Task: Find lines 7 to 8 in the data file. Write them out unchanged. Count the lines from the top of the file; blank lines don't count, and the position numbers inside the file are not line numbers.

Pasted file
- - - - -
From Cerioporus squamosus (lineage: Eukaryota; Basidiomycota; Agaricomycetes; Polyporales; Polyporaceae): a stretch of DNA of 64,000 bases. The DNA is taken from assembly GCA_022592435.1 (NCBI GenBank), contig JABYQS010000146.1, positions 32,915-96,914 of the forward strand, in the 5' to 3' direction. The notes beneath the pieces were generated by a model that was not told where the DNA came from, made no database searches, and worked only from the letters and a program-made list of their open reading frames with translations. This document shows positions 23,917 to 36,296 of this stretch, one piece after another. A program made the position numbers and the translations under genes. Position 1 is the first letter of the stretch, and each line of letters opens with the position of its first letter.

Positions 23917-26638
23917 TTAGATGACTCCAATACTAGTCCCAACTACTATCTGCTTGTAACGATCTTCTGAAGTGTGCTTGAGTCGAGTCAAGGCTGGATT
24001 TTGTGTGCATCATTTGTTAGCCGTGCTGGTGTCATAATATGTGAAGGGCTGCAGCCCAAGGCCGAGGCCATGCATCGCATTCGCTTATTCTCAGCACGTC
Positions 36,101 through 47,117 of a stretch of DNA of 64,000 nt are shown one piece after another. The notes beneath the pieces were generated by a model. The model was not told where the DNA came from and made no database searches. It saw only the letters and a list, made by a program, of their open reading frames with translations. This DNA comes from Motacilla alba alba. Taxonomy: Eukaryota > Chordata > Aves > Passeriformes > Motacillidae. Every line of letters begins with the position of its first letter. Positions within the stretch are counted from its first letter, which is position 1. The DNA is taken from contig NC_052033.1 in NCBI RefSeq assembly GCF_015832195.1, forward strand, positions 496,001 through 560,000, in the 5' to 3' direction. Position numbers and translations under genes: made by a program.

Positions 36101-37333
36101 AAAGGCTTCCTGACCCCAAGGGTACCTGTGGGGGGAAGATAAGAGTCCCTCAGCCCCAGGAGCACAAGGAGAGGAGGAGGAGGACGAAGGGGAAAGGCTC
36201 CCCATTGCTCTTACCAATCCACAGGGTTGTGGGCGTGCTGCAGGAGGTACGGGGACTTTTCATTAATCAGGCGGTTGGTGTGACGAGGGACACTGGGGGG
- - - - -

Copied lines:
36101 AAAGGCTTCCTGACCCCAAGGGTACCTGTGGGGGGAAGATAAGAGTCCCTCAGCCCCAGGAGCACAAGGAGAGGAGGAGGAGGACGAAGGGGAAAGGCTC
36201 CCCATTGCTCTTACCAATCCACAGGGTTGTGGGCGTGCTGCAGGAGGTACGGGGACTTTTCATTAATCAGGCGGTTGGTGTGACGAGGGACACTGGGGGG